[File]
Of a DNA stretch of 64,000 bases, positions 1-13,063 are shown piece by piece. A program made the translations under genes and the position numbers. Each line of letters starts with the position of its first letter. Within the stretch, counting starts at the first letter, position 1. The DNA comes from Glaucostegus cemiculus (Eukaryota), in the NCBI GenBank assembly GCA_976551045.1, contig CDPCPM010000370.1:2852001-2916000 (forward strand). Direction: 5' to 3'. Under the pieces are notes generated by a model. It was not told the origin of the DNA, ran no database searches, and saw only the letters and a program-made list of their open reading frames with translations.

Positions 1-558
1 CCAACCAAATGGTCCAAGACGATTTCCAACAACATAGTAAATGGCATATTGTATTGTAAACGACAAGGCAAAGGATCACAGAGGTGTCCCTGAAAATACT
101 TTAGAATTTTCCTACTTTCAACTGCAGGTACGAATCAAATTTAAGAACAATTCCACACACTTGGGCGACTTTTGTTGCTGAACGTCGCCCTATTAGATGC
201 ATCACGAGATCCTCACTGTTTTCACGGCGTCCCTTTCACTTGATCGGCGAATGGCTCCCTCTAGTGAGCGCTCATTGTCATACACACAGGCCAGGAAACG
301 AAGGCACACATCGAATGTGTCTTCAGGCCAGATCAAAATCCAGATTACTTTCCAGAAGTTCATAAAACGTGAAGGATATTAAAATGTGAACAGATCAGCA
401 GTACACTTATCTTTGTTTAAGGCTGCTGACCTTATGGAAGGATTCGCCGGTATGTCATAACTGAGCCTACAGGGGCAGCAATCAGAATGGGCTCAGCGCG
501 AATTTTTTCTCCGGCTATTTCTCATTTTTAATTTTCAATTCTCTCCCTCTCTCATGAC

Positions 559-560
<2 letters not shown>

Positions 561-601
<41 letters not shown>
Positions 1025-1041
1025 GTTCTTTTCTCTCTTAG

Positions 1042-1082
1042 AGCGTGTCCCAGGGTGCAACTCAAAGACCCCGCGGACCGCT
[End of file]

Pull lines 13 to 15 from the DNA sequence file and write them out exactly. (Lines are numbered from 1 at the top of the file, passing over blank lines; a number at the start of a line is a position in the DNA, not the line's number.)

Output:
Positions 1025-1041
1025 GTTCTTTTCTCTCTTAG

Positions 1042-1082